Researchers monitored the hand-washing behavior of 37 postgraduate-year dentists during thousands of instances when hand-washing was required, including before or after contact with patients. They found that hand-washing compliance was low at 34.7%, although compliance and accuracy were much higher during oral surgery than general clinical practice work.
"More education and continuous monitoring are suggested to improve hand-washing compliance," wrote the authors, led by Hsin-Chung Cheng, PhD, DDS, a professor in the Taipei Medical University College of Oral Medicine in Taiwan (Journal of International Medical Research, January 15, 2019).
This is the way we wash our hands
Hand-washing and hand hygiene are essential for patient safety and preventing the transmission of healthcare-linked infections, although compliance with hand hygiene remains a problem in dentistry, according to previous studies.
Hand hygiene can vary by healthcare setting, and research on the hand hygiene compliance of dentists is limited. The study authors noted the lack of research on hand hygiene before and after clinical procedures and that this might be a risk factor for infection, even when hand hygiene compliance is high.
“More education and continuous monitoring are suggested to improve hand-washing compliance.”
— Hsin-Chung Cheng, PhD, DDS, and colleagues
To learn more about these issues, they examined the importance of monitoring hand hygiene and the frequency of accurate hand-hygiene performance in oral healthcare settings. They used direct observation, which is considered the gold standard for measuring hand-hygiene compliance.
Trained observers watched the hand-washing hygiene of 37 postgraduate-year dentists before and after they performed clinical procedures on the dental care unit of a university teaching hospital in Taiwan. Observations took place during three-hour sessions of one room with a single dental chair and the dental surgical unit from July through October 2012 and September through October 2013.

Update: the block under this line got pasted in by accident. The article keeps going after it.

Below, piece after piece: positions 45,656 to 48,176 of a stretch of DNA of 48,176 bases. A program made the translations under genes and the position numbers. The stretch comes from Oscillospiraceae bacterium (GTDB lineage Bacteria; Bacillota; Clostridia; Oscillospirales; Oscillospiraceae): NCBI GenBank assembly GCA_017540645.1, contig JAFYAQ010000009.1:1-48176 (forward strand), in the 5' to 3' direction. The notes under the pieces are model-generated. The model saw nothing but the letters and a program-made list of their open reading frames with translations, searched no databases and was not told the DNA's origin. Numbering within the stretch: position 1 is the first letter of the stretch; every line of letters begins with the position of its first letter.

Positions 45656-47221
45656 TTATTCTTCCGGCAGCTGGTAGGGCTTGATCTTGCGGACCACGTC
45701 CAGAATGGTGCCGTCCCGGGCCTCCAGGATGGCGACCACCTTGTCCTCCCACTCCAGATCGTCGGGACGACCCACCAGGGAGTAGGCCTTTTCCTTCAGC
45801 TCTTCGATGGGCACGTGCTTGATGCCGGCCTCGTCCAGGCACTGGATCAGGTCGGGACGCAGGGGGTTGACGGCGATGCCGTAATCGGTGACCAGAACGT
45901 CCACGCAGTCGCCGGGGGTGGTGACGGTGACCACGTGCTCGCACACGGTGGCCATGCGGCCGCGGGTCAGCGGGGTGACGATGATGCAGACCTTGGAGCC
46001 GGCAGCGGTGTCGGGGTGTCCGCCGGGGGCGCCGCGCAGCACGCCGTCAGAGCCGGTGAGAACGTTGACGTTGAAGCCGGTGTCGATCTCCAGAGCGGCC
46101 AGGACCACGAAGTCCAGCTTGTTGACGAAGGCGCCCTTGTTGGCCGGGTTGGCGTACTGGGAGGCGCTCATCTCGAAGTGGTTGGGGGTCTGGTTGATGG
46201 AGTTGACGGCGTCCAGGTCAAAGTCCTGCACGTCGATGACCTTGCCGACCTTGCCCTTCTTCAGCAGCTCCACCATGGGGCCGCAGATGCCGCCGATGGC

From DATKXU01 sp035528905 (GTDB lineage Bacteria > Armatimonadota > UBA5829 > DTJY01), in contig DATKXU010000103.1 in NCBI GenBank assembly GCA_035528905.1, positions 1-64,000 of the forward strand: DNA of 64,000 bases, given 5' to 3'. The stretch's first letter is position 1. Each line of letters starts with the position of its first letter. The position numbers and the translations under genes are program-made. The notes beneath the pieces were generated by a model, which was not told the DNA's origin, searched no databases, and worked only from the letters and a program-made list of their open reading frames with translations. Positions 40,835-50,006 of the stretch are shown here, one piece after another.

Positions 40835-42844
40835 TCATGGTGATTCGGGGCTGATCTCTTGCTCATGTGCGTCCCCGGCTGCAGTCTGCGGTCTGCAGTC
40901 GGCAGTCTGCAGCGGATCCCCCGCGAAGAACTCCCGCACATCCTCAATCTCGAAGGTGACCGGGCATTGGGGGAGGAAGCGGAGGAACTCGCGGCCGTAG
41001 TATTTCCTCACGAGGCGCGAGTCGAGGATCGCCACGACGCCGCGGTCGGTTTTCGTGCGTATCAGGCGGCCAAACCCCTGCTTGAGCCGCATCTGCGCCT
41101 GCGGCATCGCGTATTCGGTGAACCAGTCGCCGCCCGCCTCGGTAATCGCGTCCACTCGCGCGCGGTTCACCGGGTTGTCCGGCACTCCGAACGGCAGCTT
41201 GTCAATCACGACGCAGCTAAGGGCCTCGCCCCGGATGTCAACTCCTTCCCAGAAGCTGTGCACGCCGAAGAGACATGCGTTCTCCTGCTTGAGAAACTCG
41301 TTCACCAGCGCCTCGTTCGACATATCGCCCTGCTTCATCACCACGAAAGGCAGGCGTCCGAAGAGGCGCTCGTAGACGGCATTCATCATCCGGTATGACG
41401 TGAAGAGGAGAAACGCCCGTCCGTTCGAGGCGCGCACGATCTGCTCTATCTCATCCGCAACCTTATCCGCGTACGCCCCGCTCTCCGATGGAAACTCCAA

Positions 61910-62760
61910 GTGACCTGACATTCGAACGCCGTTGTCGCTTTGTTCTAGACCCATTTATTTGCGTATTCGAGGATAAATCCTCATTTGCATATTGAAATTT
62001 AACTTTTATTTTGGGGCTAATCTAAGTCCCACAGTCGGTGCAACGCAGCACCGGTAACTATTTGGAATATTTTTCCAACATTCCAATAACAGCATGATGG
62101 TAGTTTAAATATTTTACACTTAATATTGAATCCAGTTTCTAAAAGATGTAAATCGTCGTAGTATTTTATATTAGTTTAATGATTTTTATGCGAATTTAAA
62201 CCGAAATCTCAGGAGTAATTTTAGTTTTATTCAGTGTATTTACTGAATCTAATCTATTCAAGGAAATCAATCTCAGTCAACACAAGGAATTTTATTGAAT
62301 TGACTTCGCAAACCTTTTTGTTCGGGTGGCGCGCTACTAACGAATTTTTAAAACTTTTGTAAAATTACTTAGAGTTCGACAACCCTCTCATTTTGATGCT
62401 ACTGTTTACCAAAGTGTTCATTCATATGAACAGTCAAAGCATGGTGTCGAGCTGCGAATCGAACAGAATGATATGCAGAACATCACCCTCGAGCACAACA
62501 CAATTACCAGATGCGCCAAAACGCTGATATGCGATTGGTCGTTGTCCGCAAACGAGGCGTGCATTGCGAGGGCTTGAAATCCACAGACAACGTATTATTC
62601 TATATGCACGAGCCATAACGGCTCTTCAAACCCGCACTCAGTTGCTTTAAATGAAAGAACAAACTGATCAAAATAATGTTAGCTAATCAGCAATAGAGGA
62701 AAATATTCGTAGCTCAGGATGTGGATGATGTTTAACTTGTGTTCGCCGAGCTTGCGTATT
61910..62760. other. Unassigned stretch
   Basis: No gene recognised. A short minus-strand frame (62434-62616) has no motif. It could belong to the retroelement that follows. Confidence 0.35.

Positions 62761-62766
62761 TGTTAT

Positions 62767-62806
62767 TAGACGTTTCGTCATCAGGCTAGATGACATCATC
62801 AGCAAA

The observers judged each hand-hygiene opportunity for adherence and accuracy and categorized them into five types:
- Before patient contact
- Before using an instrument
- After patient contact
- Upon direct exposure to the patient's fluids
- Touching the area surrounding the patient
Successful completion of a hand-hygiene opportunity required the performance of hand-washing or hand-rubbing with alcohol. The investigators calculated hand-hygiene compliance as the number of hand hygiene episodes performed per the number of opportunities, and the accuracy rate as the percentage of hand-hygiene opportunities performed correctly.
The observers noted 16,597 hand hygiene opportunities, of which 16,441 occurred during general clinical practice, 138 during oral surgery, and 18 on the dental admission ward.
The postgraduate-year dentists did not adhere to proper hand hygiene in 65.3% of cases, and their overall accuracy was only 51.8%. The lowest adherence wasr before using an instrument at 26.2%, and the highest was 32.0% for touching the area surrounding the patient.
The compliance rate was 28% for hand-hygiene opportunities occurring during and after exposure to the patient (after contact with the patient and upon direct exposure to the patient's fluids). The accuracy percentage ranged from a low of 40.9% for direct exposure to the patient's fluids to 69.5% for before contact with the patient (see table below).
|Hand hygiene compliance & accuracy rate by hand-washing moment (n = 16,597)
||No. that did not adhere to proper hygiene (%)
||No. that did adhere to proper hygiene (%)
|Before contact with the patient
|Before using an instrument
|After contact with the patient
|Upon direct exposure to the patient's fluids
|Touching the area surrounding the patient
When the researchers divided hand-hygiene opportunities into general clinical practice and oral surgery, they found that hand hygiene adherence (34.2% versus 92.8%) and accuracy (51.0% versus 87.5%) were significantly lower for general clinical practice and each of the five categories compared with oral surgery (p < 0.0001 for all). Hand-washing accuracy should have been the same in the two settings because the same population was observed, the authors noted that.
"The high hand-washing accuracy rate in oral surgery services shows that young dentists are capable of carrying out hand hygiene correctly but are sometimes reluctant to use the correct method of hand-washing in general dental clinics," the authors wrote.
Reasons for this include the lower risk of infection in general dental clinics compared with oral surgery.
Not totally clean
The authors acknowledged that the study had some limitations:
- Monitoring took place during certain periods, but the time of day during clinical practice was not written down, which did not allow for examination of time or seasonal variations.
- They did not assess interrater reliability.
- Observers monitored at only one site, limiting applicability to other locations.
Nonetheless, they concluded that hand-washing compliance and accuracy rates were low in the population studied and highly dependent on the location of their work.
"Further research is required to investigate problems associated with hand hygiene and to design interventions to improve hand hygiene adherence in the dental healthcare setting," the authors concluded.
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